South Yorkshire Police received 1,074 calls about graffiti in Sheffield during the five years from 2012-2016, around three fifths of the 1,880 made across the county.
The results of a Freedom of Information request by The Star suggest police are ramping up action against graffiti vandals.
Last year, 59 people were summonsed or charged for criminal damage involving graffiti in Sheffield, compared with 69 for the previous four years combined.
Police also issued 22 cautions for the offence in the city during 2016 - more than the 17 they handed out in total between 2012 and 2015.
The figures also showed that last year 16 suspected graffiti vandals in Sheffield took part in Restorative Justice, which helps offenders atone for their crimes, and three were slapped with penalty notices.
In Heeley, which falls within the ward of Gleadless Valley, a post office, pub and numerous shop shutters along Gleadless Road had all been spray painted.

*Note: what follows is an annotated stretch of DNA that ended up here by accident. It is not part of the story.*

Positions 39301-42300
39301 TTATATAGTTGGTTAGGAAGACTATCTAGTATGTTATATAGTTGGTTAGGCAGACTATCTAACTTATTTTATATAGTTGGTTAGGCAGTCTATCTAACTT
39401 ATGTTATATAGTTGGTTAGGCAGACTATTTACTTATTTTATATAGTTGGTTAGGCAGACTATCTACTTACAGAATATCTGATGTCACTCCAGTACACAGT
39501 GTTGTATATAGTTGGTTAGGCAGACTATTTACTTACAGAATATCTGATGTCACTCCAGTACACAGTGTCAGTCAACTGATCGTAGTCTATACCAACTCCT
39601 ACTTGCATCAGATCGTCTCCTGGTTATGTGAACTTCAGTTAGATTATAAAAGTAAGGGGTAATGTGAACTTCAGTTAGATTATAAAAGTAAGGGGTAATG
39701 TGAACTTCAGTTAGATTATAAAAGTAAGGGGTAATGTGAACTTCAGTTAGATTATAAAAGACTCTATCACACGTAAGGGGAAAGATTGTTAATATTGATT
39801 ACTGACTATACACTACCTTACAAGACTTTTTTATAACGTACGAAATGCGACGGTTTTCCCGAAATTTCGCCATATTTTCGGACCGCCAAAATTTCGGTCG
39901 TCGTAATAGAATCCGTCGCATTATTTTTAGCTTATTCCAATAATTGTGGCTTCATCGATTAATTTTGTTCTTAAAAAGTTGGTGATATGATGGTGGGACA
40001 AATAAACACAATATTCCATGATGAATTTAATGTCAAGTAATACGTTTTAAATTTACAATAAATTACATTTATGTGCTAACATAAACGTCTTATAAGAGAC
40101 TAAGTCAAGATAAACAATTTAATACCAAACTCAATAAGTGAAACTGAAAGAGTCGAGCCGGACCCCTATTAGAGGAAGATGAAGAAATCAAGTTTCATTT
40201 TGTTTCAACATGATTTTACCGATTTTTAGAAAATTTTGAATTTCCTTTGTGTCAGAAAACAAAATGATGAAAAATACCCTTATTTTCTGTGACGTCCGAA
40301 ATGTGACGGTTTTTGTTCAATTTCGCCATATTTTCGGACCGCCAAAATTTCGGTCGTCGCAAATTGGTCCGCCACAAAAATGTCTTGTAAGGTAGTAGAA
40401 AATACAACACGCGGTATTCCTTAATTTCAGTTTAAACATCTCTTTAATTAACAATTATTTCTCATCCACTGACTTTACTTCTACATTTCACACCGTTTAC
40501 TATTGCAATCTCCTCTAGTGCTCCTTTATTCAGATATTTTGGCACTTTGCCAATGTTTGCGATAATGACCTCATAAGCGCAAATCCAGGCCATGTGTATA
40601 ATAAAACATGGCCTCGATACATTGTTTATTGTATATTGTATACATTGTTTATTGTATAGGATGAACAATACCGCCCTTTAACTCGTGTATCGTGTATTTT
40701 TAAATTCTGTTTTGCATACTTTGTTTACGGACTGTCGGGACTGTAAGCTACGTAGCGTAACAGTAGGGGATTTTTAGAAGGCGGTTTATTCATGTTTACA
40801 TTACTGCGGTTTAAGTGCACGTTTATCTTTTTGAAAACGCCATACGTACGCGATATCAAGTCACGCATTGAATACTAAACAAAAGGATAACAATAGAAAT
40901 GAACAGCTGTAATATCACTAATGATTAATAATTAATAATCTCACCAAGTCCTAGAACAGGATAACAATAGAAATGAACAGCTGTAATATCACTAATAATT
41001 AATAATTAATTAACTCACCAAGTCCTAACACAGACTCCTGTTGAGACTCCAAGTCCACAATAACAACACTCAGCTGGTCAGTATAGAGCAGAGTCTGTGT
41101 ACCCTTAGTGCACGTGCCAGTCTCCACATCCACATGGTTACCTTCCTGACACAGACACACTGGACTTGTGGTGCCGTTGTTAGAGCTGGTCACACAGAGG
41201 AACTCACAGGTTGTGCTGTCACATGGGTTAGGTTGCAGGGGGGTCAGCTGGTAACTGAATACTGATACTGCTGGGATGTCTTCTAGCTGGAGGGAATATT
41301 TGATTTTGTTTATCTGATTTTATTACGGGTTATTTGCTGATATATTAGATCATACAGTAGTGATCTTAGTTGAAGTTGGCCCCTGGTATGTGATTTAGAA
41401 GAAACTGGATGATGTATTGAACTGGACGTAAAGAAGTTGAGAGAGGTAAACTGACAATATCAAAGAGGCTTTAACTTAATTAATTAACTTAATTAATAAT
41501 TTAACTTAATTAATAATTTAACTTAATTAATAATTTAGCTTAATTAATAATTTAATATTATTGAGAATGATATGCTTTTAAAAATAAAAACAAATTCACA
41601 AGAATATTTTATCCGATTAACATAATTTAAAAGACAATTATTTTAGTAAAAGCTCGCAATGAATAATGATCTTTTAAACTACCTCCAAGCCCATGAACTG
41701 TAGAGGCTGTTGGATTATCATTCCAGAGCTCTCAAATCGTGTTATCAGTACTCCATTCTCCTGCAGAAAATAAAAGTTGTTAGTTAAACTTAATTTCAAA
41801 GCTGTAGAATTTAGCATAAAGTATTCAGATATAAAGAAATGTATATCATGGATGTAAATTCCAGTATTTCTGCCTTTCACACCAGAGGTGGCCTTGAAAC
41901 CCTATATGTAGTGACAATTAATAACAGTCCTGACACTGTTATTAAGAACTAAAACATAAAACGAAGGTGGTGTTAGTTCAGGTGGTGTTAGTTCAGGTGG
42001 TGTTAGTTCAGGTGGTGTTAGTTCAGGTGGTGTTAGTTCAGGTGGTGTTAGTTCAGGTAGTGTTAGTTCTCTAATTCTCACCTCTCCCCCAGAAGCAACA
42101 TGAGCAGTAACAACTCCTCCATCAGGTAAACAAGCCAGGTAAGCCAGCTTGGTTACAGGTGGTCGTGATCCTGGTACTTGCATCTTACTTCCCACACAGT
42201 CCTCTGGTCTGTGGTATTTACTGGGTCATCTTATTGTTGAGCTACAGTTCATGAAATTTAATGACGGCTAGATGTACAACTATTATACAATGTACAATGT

Rachelle Beattie, landlady of The Victoria pub, described the building's unwanted paint job as a 'pain'.
"It doesn't look good and doesn't create a great impression for people visiting the area for the first time," she said.
Retired pipe-fitter John Deakin, aged 68, felt graffiti was becoming more of a problem in the area.
"It has got worse and it seems to be the same people doing it because you get a lot of the same tags," he said.
"Apart from cleaning it off there's not much you can do. It's a sign of the times and how people these days have no respect for anything or anybody."
Further down the road, on the wall of Nevio's Barber Shop, is a shining example of graffiti's more acceptable face.
The towering mural depicting the area's rolling greenery and local landmarks was painstakingly created by Heeley Development Trust using vandal-proof paint used thwart those who have tried to deface the artwork.
Nevio Bagnoli speaks with great pride of the mural, which is one of the many examples of stunning street art scattered around Sheffield.
"It's a lovely mural and a real talking point for people round here," he said.
"You get some less pleasant graffiti on doors and that, like in any area, but I do think it's better than it used to be."
HOW BAD IS GRAFFITI WHERE YOU LIVE?
Graffiti calls logged per ward by Sheffield Council
Beauchief & Greenhill
Dore & Totley
Shiregreen & Brightside
Stocksbridge & Upper Don